So sudden loss causes us to look backward - but it also forces us to look forward, to reflect on the present and the future, on the manner in which we live our lives and nurture our relationships with those who are still with us. We may ask ourselves if we've shown enough kindness and generosity and compassion to the people in our lives. Perhaps we question whether we are doing right by our children, or our community, and whether our priorities are in order. We recognize our own mortality, and are reminded that in the fleeting time we have on this earth, what matters is not wealth, or status, or power, or fame - but rather, how well we have loved, and what small part we have played in bettering the lives of others...

If this tragedy prompts reflection and debate, as it should, let's make sure it's worthy of those we have lost. Let's make sure it's not on the usual plane of politics and point scoring and pettiness that drifts away with the next news cycle.

The loss of these wonderful people should make every one of us strive to be better in our private lives - to be better friends and neighbors, co-workers and parents. And if, as has been discussed in recent days, their deaths help usher in more civility in our public discourse, let's remember that it is not because a simple lack of civility caused this tragedy, but rather because only a more civil and honest public discourse can help us face up to our challenges as a nation, in a way that would make them proud. It should be because we want to live up to the example of public servants like John Roll and Gabby Giffords, who knew first and foremost that we are all Americans, and that we can question each other's ideas without questioning each other's love of country, and that our task, working together, is to constantly widen the circle of our concern so that we bequeath the American dream to future generations.

I believe we can be better. Those who died here, those who saved lives here - they help me believe. We may not be able to stop all evil in the world, but I know that how we treat one another is entirely up to us. I believe that for all our imperfections, we are full of decency and goodness, and that the forces that divide us are not as strong as those that unite us.

6 comments:

Tom Armstrong said...

Excellent. Just when I begin to worry that the time isn't right for the elements that make up Mr. Obama to be president, he steps up and shows that he has precisely the right understanding and the right heart.

But, of course, he is asking a lot from the country with its crazy Republicans and polarized politics. But for whatever reason, the tragedy in Tucson has a profile to plug in to what's wrong and what's right with our country. And Obama saw what was there and brought forward the heroic and Good, something that we must strive to bring forward in our politics if America is to do better and again thrive.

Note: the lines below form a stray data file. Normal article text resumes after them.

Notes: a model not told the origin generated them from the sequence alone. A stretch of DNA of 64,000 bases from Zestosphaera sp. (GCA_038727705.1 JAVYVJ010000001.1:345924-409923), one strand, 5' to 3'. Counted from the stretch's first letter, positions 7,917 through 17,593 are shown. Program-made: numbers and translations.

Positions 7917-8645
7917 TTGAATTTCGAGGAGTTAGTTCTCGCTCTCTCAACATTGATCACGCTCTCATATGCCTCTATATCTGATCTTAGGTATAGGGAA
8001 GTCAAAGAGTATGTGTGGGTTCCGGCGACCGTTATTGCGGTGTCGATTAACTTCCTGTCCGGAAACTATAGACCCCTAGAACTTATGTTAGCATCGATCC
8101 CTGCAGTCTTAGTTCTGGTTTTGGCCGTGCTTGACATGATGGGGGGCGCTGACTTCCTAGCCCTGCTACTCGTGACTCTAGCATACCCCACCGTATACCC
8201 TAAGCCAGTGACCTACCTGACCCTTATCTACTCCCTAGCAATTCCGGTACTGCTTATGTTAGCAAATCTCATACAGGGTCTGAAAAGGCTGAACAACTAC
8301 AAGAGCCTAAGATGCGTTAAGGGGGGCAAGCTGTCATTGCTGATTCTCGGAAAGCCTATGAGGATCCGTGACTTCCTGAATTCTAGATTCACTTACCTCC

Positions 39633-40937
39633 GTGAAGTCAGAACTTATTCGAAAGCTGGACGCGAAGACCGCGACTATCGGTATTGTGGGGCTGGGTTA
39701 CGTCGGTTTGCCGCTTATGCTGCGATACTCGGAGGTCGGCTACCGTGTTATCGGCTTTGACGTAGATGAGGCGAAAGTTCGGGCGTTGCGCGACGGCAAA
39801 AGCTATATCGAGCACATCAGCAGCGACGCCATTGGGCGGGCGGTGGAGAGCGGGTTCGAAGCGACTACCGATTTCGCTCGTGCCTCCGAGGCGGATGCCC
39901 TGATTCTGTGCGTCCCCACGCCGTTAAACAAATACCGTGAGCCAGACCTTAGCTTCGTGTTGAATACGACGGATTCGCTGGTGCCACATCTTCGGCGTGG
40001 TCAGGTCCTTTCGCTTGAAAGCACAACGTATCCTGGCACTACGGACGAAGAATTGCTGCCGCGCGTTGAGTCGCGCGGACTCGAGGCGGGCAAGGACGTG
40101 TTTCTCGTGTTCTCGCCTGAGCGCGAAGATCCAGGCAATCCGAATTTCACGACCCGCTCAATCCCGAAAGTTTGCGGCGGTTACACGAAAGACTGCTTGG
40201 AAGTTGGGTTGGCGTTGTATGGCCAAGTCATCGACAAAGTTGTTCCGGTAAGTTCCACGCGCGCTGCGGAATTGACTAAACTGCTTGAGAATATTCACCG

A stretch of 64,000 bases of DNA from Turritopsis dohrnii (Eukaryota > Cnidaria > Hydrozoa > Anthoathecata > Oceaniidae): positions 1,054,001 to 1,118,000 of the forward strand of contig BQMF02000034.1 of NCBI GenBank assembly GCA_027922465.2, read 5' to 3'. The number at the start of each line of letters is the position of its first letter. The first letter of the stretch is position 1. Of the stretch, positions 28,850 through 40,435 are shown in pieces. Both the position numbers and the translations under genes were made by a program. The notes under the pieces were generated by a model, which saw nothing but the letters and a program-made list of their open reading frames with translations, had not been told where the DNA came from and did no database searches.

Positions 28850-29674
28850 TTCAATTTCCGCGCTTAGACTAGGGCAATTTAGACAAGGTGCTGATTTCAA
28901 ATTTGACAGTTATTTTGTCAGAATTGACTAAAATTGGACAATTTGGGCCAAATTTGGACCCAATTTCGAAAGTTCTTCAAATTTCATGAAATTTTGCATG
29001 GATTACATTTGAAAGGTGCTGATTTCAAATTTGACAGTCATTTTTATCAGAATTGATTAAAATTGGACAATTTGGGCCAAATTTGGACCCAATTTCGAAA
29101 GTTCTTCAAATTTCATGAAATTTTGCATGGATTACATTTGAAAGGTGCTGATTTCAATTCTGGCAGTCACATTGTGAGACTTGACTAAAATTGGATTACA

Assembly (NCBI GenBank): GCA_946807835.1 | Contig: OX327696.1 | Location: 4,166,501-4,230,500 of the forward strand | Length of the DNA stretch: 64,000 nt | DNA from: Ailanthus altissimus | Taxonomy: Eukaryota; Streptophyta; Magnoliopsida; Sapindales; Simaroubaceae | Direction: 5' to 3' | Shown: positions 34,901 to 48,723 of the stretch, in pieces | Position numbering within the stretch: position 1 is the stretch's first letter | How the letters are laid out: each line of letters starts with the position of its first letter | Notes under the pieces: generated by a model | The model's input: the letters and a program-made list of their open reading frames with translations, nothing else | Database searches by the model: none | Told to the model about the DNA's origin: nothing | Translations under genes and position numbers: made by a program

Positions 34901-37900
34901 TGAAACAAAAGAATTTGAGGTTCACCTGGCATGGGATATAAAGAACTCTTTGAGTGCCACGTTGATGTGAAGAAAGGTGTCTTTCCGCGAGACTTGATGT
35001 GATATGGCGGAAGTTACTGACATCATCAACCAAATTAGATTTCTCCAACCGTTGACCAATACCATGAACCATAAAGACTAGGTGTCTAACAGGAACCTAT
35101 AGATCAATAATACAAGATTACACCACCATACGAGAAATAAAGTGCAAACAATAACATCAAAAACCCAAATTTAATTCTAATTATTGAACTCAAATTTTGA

Wonderful speech. Wonderful reflection on the speech, Steve.

Nagarjuna said...

Tom, if I were wealthy or had been raised Republican, I might well be Republican too, and not necessarily "crazy." Just looking out for #1. Or duped into thinking I was even if what I was actually doing is looking out for the real #1's in this country--the very wealthy and powerful--at my own expense.

I agree that President Obama said the right things at the right place and the right time, and I, for one, am resolved to do as he urges and as I and Andrew Sullivan have pledged. I will work, in my own exceedingly modest way, to make this a better country, but I won't try to do it with counterproductive scorn and even hatred for those who don't share my vision.

In that respect, I will be guided more by the likes of George Lakoff than by angry denouncers like Keith Olbermann.

I'm not as optimistic as I'd like to be, given my sense of just how bad things really are, but I refuse to succumb to complete despair.

Tom Armstrong said...

It was Bill Maher's comment at the end of last season -- which I agree with -- that the Democrats are in no way the equivalent of the Republicans at being paranoid and nutty these days. I think that he is absolutely right.

Olbermann is feisty, but his criticisms are truth-based and humor-based -- which is mostly not the case for the bunch of fear- and hate-mongering Fox commentators. The Fox group use humor, but in a meaner, crazier way.

I'm all for a nicer America, but that can only come from being clear-eyed about the nature of the problem that now exists. The better place we are seeking to find just simply is not in the middle, by spliting the difference.

As Lakoff recommends, "Don't move to the right. Start thinking longer term. Build as much of a communications system as possible. Design long-term framing for your own high level, moral system and basic policy domains. Fit your immediate messaging needs to the long-term frames. Carry on both kinds of messaging in parallel."

Nagarjuna said...

Maher's show began its new season last night, and he re-emphasized the point you alluded to about the lack of equivalence between the left and the right.

I agree that Olbermann's derision of the right is of a higher level than most of what we find on the other side, and I suppose that there's a place for it, along with Rachel Maddow's and other intelligent spokespersons' of the left. And I also agree that, in our efforts to share our progressive vision with others in a respectful and civil way, we need to be very clear about that vision and resolute at fulfilling it.

Thanks for your excellent comments, Tom.

Johnnyt said...

So I take it by your comments that you're "down" with the pep/political rally atmosphere of the memorial, the theme based t-shirts and the political action group organizing literature passed out at the event?
Anything to furthur the cause?

Nagarjuna said...

"Down with it"? I don't know what all happened off camera, since I wasn't there. As for what I saw on camera, I would have preferred that the proceedings be more somber. But, as I wrote, I focused mostly on the content of President Obama's speech and agree with its key points.